The coalition plan to let parents, teachers and voluntary groups set up schools and be paid by the state for every pupil they educate has the potential to transform education for the better in this country. But this policy also requires the government to prevent these freedoms from being abused by extremist groups who want to teach hate. The revelations on tomorrow night’s Panorama about weekend schools that use Saudi textbooks that ask pupils to list the “reprehensible" qualities of Jews and teach the Protocols of Zion as fact are a reminder of how serious this threat is.
A new report from Policy Exchange, a think tank that has done a huge amount of important work on how to combat extremism, sets out how to prevent such groups from taking control of faith schools. Its main recommendation is for a Due Diligence Unit directly accountable to the Secretary of State that would assess schools against a statutory definition of extremism.
This might seem overly bureaucratic. But having a simple, legal definition of extremism and teaching inspectors what questions to ask would make it far harder for extremists to slip through the net.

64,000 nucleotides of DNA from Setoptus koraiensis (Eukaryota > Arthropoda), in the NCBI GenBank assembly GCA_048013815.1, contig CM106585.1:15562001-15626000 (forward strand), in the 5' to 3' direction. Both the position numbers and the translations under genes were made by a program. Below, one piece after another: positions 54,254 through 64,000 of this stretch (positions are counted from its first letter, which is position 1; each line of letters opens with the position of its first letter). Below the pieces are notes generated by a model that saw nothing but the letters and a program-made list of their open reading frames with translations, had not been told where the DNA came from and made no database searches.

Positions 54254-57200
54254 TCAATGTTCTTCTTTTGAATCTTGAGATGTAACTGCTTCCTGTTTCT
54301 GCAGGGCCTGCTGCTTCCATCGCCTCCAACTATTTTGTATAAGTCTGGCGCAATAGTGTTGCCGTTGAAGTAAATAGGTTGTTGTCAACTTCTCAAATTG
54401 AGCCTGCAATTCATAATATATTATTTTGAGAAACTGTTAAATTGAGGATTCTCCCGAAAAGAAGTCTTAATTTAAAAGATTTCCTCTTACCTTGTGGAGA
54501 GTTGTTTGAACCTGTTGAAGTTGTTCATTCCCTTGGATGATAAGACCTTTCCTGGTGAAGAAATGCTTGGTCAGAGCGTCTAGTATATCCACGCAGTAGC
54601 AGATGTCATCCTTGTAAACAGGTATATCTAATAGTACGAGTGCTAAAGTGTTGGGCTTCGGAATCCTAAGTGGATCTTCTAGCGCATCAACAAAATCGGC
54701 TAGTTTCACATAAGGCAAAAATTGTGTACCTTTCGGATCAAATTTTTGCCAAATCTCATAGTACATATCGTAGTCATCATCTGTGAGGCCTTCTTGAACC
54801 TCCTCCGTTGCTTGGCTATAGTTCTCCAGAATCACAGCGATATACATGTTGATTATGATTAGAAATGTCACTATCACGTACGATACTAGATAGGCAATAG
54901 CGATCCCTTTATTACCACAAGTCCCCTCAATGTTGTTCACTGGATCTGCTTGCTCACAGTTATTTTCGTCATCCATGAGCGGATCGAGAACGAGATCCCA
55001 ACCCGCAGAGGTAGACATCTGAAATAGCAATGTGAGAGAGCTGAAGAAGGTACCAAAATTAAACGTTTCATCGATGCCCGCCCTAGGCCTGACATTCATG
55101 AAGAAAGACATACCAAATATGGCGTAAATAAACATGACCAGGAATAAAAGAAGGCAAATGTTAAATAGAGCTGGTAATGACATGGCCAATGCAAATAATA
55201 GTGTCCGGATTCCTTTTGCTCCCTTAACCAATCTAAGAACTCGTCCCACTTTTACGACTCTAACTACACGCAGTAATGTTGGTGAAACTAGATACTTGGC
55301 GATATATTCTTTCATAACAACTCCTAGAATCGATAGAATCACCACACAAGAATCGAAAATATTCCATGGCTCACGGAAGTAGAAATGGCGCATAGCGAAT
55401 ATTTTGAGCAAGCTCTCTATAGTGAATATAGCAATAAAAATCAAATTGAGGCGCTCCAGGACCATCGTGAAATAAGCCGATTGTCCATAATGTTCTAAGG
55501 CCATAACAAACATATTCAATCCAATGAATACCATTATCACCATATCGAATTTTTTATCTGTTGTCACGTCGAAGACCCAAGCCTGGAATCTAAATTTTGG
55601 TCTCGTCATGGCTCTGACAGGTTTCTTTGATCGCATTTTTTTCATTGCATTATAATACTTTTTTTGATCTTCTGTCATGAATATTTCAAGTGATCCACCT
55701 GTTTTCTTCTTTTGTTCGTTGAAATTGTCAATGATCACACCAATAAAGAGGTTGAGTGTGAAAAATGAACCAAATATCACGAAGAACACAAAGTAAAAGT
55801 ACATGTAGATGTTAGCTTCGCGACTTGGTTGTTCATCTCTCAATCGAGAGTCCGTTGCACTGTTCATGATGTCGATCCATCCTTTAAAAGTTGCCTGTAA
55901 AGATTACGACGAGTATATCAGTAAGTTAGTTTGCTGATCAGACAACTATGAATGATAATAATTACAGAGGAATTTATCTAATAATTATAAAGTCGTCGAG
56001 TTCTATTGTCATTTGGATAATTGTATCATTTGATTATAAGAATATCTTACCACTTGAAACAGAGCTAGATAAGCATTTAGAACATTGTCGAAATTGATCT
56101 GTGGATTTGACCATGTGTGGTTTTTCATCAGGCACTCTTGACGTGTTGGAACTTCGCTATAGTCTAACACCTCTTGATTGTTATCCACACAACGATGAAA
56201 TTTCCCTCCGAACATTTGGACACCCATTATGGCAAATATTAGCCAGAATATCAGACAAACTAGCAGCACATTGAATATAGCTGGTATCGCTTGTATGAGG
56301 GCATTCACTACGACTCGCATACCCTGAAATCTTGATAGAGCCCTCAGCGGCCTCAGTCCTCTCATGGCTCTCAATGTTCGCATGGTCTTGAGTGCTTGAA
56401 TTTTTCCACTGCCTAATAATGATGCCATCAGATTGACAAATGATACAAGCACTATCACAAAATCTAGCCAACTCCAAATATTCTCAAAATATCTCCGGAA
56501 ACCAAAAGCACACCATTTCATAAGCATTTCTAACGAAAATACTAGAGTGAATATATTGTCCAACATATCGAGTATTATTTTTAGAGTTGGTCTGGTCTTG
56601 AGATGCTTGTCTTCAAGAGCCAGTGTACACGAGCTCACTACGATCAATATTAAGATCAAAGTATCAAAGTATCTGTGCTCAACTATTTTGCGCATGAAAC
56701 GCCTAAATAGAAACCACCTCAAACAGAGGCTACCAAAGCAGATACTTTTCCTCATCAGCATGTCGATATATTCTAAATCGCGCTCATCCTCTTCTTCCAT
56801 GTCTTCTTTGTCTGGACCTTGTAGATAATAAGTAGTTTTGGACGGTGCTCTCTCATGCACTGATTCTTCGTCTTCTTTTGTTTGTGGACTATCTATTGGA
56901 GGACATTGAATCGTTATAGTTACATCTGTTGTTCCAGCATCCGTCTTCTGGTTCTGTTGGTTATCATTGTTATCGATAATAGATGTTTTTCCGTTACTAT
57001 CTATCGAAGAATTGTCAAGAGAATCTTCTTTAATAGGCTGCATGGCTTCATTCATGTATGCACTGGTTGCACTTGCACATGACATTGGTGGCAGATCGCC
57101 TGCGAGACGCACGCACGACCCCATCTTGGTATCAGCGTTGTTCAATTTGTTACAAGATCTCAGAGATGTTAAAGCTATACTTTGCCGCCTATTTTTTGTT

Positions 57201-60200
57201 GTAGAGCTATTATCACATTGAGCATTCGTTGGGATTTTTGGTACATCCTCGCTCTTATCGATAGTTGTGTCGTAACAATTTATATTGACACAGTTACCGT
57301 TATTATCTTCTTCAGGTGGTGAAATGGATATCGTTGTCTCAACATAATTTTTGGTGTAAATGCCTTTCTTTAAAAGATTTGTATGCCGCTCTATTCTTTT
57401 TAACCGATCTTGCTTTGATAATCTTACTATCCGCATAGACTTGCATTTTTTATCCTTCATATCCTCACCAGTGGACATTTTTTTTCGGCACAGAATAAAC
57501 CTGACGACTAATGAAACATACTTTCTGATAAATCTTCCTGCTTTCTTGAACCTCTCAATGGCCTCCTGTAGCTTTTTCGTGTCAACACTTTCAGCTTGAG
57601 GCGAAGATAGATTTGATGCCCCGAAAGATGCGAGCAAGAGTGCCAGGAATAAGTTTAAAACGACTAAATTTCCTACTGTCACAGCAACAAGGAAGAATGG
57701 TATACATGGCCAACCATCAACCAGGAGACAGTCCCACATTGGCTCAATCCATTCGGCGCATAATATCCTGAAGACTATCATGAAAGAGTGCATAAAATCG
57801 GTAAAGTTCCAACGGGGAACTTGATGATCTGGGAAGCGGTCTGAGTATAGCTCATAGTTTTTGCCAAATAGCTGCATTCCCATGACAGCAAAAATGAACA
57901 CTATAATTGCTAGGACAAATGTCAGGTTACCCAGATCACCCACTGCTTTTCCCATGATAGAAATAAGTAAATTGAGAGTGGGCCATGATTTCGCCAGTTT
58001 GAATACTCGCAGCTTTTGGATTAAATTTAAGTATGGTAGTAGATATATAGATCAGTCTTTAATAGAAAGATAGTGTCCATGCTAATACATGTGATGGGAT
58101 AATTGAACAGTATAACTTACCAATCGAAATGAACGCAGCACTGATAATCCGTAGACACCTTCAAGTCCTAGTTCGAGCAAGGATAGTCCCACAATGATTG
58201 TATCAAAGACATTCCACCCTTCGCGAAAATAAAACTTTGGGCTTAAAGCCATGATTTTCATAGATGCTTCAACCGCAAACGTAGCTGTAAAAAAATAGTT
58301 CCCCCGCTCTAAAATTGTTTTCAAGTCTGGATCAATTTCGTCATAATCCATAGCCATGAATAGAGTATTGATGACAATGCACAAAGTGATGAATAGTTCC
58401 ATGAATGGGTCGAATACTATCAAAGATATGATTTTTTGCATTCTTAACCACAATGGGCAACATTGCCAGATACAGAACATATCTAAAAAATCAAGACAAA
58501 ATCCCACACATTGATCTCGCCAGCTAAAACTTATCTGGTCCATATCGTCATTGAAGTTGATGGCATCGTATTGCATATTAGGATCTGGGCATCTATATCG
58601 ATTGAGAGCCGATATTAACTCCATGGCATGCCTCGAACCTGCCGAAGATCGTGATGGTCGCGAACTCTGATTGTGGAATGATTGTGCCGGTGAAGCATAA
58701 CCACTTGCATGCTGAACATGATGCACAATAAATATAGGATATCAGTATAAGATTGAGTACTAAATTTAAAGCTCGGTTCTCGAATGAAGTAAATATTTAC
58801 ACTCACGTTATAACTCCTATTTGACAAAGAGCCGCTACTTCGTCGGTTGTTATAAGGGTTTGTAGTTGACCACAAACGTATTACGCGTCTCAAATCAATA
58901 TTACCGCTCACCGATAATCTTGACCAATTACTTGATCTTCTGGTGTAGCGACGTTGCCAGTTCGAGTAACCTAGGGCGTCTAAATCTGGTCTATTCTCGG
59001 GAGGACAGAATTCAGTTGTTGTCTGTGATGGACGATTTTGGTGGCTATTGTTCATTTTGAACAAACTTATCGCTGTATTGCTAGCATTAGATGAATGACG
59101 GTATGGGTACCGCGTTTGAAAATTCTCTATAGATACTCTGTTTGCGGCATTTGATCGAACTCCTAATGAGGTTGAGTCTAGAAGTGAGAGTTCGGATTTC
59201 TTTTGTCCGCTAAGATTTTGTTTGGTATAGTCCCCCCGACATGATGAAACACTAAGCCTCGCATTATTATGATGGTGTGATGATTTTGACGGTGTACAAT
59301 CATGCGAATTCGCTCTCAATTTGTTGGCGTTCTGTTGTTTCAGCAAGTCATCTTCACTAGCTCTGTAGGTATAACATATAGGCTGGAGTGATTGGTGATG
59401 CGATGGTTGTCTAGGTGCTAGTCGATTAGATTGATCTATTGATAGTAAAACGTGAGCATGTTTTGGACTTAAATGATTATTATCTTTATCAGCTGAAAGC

PS The proposed check-list for whether someone is an extremist or not is, I think, an impressive starting point for debate:
a) support or condone the deliberate targeting for attack of civilians (asdefined by the Geneva Conventions) anywhere in the world.b) call for, or condone, attacks on British service personnel and their alliesanywhere in the world or against any forces acting under a UN mandate.c) call for or condone the destruction of UN member states.d) give a platform to deniers of, or apologists for, crimes against humanity,including genocide.e) support or condone terrorism anywhere in the world.f) discriminate or advocate discrimination on the basis of religion, religious sect,race, sexual orientation or gender in any aspect of public life or public policy.g) oppose armed forces’ recruitment.